The mantra is picked up and repeated millions of times. Outraged students conduct a hunger strike. Labor unions protest the loss of the franchise. Letters to the editor are filled with indignant  condemnations of the Republican attack. Woke corporations punish Georgia for passing legislation threatening “voting rights” by moving baseball’s All-Star game to Minnesota.

But there’s one thing missing in all the heated rhetoric: any indication of what in the world they are specifically talking about, any evidence that one, even one, eligible voter would be unable to vote or be unduly inconvenienced by the election integrity legislation.

Their claims are belied by our own history and international comparisons. With 34 states involved in election integrity reforms, there are a lot of moving parts, but the sticking points are bulk mail voting and voter ID.

HR 1, the Right to Vote Act before Congress, which the Democrats and their Greek chorus in the media insist is critical to the preservation of democracy, mandates all states to allow bulk mail voting and categorically prohibits photo ID requirements.

But in 2005, the Carter-Baker Commission on Federal Election Reform examined these very issues. The bipartisan commission was headed by former President Jimmy Carter and former Secretary of State James Baker, a moderate Republican. They sensibly pointed out that absentee voting makes fraud more likely. Absentee voters are more likely to experience pressure and undue influence.

The Commission also concluded that vote buying schemes are far easier when citizens vote by mail. The commission proposed a uniform system requiring all voters to present ID as a condition of voting, like when entering the courthouse, flying in an airplane, or buying beer.

If the election integrity proposals are such a flagrant attack on democracy, then other democracies would not tolerate them, right? But the fact is the US is a distinct outlier among the world’s democracies in not requiring voter ID. Of the 47 European countries, 46 require government issued photo ID to vote, and the UK seems poised to follow suit.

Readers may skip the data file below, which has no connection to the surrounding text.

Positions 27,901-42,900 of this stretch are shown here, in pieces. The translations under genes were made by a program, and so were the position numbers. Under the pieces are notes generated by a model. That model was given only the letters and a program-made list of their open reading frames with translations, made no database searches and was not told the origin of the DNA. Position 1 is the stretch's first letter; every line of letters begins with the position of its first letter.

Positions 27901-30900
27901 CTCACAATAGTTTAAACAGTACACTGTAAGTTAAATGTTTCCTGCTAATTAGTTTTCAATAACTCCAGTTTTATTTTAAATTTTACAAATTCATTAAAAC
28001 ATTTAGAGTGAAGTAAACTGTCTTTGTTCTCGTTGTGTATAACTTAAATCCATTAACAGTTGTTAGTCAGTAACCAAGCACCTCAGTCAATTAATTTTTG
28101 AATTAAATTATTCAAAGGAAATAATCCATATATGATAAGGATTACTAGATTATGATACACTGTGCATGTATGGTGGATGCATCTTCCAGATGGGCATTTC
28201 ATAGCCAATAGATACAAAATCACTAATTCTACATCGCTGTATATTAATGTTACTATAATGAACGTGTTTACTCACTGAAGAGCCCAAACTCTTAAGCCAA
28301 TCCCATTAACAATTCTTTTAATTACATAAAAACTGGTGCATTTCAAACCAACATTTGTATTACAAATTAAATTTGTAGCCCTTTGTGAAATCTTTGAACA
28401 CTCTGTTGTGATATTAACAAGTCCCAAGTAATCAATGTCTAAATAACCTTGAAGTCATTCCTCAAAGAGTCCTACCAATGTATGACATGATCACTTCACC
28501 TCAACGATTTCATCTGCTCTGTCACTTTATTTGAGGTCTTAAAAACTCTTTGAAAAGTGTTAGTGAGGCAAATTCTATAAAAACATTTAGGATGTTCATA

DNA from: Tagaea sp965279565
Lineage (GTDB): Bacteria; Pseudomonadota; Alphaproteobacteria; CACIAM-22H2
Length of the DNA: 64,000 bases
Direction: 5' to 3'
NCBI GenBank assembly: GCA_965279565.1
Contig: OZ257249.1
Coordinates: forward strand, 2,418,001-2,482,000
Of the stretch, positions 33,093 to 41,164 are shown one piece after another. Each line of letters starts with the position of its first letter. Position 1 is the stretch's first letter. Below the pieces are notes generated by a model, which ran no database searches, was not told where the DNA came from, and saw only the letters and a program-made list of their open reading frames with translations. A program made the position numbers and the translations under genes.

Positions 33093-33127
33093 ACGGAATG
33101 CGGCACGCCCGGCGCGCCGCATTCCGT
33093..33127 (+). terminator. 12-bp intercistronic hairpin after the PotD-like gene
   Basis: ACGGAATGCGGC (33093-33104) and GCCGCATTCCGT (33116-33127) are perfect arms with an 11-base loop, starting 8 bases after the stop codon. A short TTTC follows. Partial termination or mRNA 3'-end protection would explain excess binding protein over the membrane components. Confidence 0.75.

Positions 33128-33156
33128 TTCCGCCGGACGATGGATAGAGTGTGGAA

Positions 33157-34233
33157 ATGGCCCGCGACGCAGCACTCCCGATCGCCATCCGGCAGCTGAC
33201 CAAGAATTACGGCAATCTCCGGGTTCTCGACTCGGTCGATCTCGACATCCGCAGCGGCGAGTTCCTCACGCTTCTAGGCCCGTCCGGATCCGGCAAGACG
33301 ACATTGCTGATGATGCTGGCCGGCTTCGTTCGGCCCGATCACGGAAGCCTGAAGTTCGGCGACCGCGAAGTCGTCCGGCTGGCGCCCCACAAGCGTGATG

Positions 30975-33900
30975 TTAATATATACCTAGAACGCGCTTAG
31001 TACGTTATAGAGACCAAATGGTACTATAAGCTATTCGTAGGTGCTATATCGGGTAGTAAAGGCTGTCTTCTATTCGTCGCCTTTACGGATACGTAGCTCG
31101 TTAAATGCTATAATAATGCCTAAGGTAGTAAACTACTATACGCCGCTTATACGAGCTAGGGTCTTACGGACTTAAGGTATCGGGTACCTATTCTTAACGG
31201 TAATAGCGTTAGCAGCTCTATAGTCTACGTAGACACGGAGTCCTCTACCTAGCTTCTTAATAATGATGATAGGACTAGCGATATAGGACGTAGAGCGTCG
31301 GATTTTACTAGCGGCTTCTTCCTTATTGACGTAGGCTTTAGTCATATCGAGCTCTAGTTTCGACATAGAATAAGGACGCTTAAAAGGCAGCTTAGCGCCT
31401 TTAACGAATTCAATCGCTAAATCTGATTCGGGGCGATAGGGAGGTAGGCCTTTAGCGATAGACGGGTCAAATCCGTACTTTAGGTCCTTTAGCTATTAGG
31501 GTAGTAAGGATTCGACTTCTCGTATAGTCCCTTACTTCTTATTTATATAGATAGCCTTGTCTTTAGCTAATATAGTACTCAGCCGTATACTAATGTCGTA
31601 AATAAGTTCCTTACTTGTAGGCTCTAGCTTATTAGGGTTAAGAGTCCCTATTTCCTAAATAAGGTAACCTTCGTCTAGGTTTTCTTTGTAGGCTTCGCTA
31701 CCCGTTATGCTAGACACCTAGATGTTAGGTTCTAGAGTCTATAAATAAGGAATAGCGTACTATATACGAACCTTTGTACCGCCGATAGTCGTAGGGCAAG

By international standards, we also have shockingly loose rules for voting by mail. 35 of those 47 European countries don’t allow mail-in voting at all for citizens living in-country. 10 other countries allow absentee voting but require voters to appear in person with a photo ID to obtain their ballot. The practice of mailing out ballots in bulk either to all voters or those on a permanent list (Arizona’s practice) is unheard of.

In the US, ballots are typically mailed in bulk without requesting photo ID, no chain of evidence, no safeguards against improper influence or even selling, and then “harvested” for return to authorities.

This is tantamount to begging for fraud, even more so because perps know it would be largely undetectable. Entry-level reform, backed by 80% of voters, would require an ID to obtain any ballot, mail-in or otherwise

The wild charges about returning to Jim Crow and our democracy in peril are blatant scare tactics. Never in our history or anywhere else has there been more open access to voting.

This isn’t about stealing elections or justifying January 6. It’s about strengthening our democracy by assuring Americans they can have confidence in our elections and that their vote will count.

Free Speech and the Great Barrington Declaration

Free Speech and the Great Barrington Declaration

By Dr. Thomas Patterson |

The controversy over COVID management is not a medical disagreement but a political fight. It’s also a free speech issue, the question of whether those who disagree with the political/medical status-quo should be silenced.

Although we have learned more over time about the origins and development of COVID, there is no question it is a contagious virus that spreads primarily through respiratory secretions.

Infections range from symptom-free to fatal, but serious disease and death occur almost exclusively in the infirm and the elderly. Like all viruses, the coronavirus mutates, apparently into variants that are more contagious but less deadly.

So far so good. The disagreement is over its containment. Americans have become a risk-averse people, where nonsensical catch phrases like “if it only saves one life” and “in an abundance of caution” have supplanted sober cost/benefit analysis.

So, our government’s go-to solution for the pandemic was lockdowns for everyone. Commercial, social, educational, and other personal interactions were halted to stop the spread of the disease.

The results of this massive experiment in public health were disappointing. 800,000 Americans have perished. There may have been some benefit to “flattening the curve”—spacing out illnesses to avoid overwhelming healthcare facilities—but the total number of fatalities was not much affected.

Meanwhile the cost of the lockdowns was enormous. The federal government spent $6 trillion in COVID relief, much of it wasted or misappropriated. Moreover, virtually all of the handouts were debt financed, pleasing current taxpayers/voters but assuring that Americans will be struggling financially far into the future.

The collateral damage included over 90,000 “excess deaths” due to forced shutdowns of routine preventive and diagnostic care. There were sharp spikes in levels of depression, substance abuse, and overdose deaths, especially among the young.

The Great Barrington Declaration (GBD) in October 2020 was based on addressing these “grave concerns about the damaging physical and mental health impacts of the prevailing COVID-19 policies.” It recommended an alternative approach called Focused Protection.